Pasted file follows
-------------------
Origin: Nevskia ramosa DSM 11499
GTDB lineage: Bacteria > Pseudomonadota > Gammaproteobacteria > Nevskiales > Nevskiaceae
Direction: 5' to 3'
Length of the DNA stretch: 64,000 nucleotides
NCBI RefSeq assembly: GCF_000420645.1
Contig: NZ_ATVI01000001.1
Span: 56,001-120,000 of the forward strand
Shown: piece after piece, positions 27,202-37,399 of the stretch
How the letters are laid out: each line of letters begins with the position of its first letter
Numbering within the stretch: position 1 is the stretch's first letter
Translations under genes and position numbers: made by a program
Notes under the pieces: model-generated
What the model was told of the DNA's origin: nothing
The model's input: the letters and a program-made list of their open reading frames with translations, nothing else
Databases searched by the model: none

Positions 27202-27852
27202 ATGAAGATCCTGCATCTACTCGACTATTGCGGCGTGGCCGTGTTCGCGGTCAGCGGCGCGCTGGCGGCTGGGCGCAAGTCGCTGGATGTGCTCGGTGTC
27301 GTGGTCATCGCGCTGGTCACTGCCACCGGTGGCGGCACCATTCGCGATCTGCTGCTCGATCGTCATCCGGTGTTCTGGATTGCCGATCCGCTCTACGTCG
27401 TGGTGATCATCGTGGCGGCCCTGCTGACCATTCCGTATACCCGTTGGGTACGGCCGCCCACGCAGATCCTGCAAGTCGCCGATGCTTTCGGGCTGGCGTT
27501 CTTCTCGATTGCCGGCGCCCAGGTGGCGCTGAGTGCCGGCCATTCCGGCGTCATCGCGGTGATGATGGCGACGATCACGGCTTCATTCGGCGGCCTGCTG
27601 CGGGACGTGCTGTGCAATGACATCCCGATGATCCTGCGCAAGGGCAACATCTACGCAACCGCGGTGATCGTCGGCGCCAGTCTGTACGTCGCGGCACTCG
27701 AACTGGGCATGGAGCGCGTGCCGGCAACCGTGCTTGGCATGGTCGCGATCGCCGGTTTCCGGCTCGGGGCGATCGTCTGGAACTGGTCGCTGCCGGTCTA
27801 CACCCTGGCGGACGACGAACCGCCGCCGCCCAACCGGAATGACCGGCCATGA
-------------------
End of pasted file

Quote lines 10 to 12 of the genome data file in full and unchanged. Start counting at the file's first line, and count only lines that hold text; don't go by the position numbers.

Numbering within the stretch: position 1 is the stretch's first letter
Translations under genes and position numbers: made by a program
Notes under the pieces: model-generated